China was the first nation to buy the S-400 missile system in 2014 and has already taken deliveries of an undisclosed number of the missile system; last year Russia signed a contract with Turkey, and is also negotiating with Qatar to sell the missile system. While China has already been placed under sanctions from the US, under CAATSA, for having made defence purchases from Russia, India is under threat.
The Act is a US Federal Law that imposes sanctions on US adversaries; Iran, North Korea, and Russia are on the list as adversaries and any interaction with these nations, deemed beneficial to them by USA, would invite sanctions. The bill was passed with an overwhelming majority, 98-2, by the US Senate and signed as a law on August 02, 2017, by President Trump, who also issued two simultaneous statements that he believed the legislation was “seriously flawed”! China was put under US sanctions last year, because it had purchased the S-400 system; it remains to be seen if India meets a similar fate.
During the recently concluded India-US “2+2” dialogue in New Delhi on September 06, when Indian foreign and defence ministers had talks with their US counterparts, India had then clearly stated that it would go in for the S-400 system and that there could be no compromise on that given its strategic importance to India’s defence. If USA does place India under sanctions, it would send out a negative signal especially in relation to the ties that have grown steadily in the past two decades, which have led to many high value purchases in the pipeline. This would also be coming soon after India and the US signing the Communications Compatibility and Security Agreement—COMCASA—that now permits procurement of specialized equipment for encrypted communications for US-origin military platforms. In the power-corridors of Washington, senior officials have often described India as a “key pillar” of the Indo-Pacific strategy in the face of the unpredictable and aggressive rise of China. Sanctioning India, hence, would place it in the same category as China, with whom a full-blown trade war is ongoing, and a country that is viewed by USA as more of a ‘rule-breaker’ than as one which conforms to a rule-based world order.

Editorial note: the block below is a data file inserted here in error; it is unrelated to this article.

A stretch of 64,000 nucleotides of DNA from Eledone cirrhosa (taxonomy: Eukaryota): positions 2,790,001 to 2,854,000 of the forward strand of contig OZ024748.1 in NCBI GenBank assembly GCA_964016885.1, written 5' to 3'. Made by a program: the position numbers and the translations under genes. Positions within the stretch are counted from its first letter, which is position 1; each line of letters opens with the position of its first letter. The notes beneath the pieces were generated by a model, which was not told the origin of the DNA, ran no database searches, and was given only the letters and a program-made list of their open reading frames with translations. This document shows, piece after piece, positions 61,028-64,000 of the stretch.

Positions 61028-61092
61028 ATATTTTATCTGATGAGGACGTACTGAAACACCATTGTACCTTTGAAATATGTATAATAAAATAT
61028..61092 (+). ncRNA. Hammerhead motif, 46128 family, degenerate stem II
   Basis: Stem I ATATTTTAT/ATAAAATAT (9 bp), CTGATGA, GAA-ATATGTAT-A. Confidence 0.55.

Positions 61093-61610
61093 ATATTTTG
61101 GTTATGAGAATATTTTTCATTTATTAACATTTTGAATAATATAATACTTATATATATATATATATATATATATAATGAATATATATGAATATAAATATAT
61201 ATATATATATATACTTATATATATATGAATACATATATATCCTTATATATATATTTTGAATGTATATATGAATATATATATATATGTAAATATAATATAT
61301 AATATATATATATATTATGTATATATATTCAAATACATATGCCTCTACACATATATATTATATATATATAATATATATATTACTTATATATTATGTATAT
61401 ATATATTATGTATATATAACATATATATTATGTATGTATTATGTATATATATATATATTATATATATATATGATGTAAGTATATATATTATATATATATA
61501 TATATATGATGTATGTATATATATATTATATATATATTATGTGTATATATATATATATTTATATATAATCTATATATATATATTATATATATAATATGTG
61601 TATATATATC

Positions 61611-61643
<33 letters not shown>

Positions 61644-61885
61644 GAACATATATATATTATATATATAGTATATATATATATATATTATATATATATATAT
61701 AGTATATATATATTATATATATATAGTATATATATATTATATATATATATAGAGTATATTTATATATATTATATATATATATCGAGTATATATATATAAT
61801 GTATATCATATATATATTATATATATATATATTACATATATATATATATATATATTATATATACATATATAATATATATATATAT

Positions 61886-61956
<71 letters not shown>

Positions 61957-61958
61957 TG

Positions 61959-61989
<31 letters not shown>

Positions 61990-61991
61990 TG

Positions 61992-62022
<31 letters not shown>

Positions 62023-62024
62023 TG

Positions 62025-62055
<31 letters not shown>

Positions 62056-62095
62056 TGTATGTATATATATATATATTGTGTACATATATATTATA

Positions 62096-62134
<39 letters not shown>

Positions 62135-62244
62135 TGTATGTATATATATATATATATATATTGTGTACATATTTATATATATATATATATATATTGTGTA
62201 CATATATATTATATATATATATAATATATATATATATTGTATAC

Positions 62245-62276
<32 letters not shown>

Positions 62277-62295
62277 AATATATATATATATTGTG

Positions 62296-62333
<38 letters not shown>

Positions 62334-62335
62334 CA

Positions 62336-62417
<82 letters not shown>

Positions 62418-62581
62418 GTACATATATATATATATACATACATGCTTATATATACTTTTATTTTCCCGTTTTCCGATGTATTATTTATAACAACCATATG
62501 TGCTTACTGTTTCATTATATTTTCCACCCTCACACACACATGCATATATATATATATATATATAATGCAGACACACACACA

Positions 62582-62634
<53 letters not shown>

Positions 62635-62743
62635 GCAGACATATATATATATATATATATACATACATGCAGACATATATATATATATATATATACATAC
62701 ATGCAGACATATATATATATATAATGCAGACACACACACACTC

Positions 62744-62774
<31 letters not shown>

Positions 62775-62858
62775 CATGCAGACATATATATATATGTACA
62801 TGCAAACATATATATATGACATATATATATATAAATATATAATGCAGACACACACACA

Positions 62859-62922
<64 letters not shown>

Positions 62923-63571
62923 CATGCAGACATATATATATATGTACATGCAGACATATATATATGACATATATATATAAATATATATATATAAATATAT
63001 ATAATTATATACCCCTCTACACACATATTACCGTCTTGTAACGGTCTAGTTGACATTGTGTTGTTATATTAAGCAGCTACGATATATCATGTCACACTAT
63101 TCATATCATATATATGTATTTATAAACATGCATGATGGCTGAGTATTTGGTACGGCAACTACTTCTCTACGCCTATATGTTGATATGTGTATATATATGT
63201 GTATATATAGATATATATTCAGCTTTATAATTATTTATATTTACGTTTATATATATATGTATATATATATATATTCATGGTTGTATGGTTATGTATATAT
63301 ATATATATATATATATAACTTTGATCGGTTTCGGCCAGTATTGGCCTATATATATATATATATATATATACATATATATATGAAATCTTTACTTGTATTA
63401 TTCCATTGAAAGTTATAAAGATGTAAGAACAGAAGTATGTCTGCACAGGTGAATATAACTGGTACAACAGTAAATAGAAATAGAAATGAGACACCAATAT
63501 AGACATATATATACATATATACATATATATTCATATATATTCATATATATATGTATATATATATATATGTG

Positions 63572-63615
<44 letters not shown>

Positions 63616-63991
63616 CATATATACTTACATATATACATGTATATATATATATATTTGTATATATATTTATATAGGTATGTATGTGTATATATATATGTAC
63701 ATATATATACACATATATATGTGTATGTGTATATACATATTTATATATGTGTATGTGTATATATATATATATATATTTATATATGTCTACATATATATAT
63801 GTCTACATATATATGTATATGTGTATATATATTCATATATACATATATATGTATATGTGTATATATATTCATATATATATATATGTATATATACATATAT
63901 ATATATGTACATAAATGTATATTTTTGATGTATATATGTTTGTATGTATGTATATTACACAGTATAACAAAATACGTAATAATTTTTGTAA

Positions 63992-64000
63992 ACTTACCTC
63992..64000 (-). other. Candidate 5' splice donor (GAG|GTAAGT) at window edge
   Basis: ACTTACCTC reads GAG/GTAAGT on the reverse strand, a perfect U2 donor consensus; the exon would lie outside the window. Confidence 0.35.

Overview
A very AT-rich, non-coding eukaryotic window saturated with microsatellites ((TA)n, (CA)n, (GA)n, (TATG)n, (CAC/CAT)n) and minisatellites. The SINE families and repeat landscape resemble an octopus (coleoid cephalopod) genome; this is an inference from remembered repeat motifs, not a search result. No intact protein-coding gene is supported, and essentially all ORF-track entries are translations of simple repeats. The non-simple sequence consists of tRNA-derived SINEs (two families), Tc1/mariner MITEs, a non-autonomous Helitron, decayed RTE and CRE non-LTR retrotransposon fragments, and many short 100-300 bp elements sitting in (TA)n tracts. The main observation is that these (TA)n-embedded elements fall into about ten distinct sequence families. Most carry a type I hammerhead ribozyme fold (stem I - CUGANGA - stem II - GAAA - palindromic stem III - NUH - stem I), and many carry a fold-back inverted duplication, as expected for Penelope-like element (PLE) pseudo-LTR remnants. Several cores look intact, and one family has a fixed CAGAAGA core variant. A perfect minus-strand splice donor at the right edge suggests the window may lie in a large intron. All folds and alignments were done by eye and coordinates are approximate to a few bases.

India, apart from procuring the S-400 system has also indicated that it would continue purchasing Iranian crude even after the second round of sanctions against Iran kick-in in early November. Under the Obama-administration, a similar situation had arisen, and India was asked to show a significant reduction in its oil purchases from Iran; the US has now again said that it would consider a waiver on a case-to-case basis for nations that show a reduction in their imports of oil from Iran. the US has now again said that it would consider a waiver on a case-to-case basis for nations that show a reduction in their imports of oil from Iran. No guarantees have yet been publicly given by India on reduction of oil purchases, nor has India received any guarantees from USA. India also wants a sanctions waiver to be carved out for Chabahar, the strategic Iranian port that India is helping develop as a gateway to Afghanistan and Central Asia. Notwithstanding the threat of sanctions, India has clearly indicated its priorities, rather than succumbing to pressure!
Russia, and earlier, the erstwhile USSR, has been the sheet-anchor of India’s security policy. The military equipment at a relatively lower cost, and the general alignment by Russia with India’s regional policy, have helped shape India’s geo-strategic policies. It is only recently, in the last three decades or so, that India has aligned itself with USA. USA,
however, has proven to be a difficult customer with their global power and reach and to an extent its hubris, demanding the alignment of regional powers’ own security concerns with US interests. Through CAATSA, USA wants to wean away nations from purchasing Russian weapon systems and oil from Iran, and denuclearise North Korea.
Oil is another commodity that affects India in its path to prosperity. Annually, India imports 1.5 billion barrels of crude oil, which amounts to around 86% of its yearly requirement. The current surge in oil prices is increasing India’s expenditure, thus adversely affecting its fiscal deficit. The unilateral US withdrawal from the JCPOA has isolated it to quite an extent, with the other signatories continuing to support the agreement with Iran; even the UN nuclear inspection agency, IAEA, has given Iran a clean chit. India has indicated its intentions of continuing purchase of oil from Iran, much to the annoyance of USA.
There are reports from the International Energy Agency (IEA) that more oil and other petroleum liquids are being pumped out than ever before in the III quarter, by the OPEC nations and the Americas. While the price did rise last week to $85 per barrel on fears of the short supply due to the looming sanctions against Iran, prices have since retreated as the focus now shifts to the demand threats of faltering economies and the US-China trade war.
With the unpredictability of President Trump, one is not too sure of the duration of his animosity towards Russia. If USA is serious about countering China, it has to get Russia on its side. For India, it is a tightrope walk, as it has compelling reasons to collaborate with both USA and Russia.
How will India fare in this test of diplomacy? The wait is not going to be too long!
By Air Marshal Dhiraj Kukreja